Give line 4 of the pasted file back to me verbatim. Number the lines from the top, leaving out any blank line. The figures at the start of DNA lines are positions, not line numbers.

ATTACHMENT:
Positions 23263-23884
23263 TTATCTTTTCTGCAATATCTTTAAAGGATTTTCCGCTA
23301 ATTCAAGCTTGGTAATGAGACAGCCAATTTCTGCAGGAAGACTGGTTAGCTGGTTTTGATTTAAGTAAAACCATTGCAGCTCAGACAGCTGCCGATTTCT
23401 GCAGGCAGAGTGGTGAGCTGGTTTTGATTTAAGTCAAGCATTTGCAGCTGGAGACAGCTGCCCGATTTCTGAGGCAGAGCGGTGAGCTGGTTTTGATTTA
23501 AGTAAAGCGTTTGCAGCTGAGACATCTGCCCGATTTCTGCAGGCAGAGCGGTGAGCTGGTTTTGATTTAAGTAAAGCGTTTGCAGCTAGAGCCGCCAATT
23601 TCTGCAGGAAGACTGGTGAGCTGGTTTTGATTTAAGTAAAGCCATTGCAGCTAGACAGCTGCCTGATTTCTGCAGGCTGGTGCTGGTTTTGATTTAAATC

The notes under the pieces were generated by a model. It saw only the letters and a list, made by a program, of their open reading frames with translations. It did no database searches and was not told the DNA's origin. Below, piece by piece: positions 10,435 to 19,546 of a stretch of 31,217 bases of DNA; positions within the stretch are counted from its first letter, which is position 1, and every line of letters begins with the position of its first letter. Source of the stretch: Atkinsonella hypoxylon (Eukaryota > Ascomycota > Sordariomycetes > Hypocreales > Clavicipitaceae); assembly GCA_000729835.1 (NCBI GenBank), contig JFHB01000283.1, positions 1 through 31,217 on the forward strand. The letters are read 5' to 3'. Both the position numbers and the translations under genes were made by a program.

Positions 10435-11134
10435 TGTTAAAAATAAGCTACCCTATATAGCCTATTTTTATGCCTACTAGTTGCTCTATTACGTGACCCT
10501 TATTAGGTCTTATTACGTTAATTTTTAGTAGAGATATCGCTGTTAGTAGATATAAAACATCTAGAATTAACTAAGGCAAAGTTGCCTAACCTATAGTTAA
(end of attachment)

23401 GCAGGCAGAGTGGTGAGCTGGTTTTGATTTAAGTCAAGCATTTGCAGCTGGAGACAGCTGCCCGATTTCTGAGGCAGAGCGGTGAGCTGGTTTTGATTTA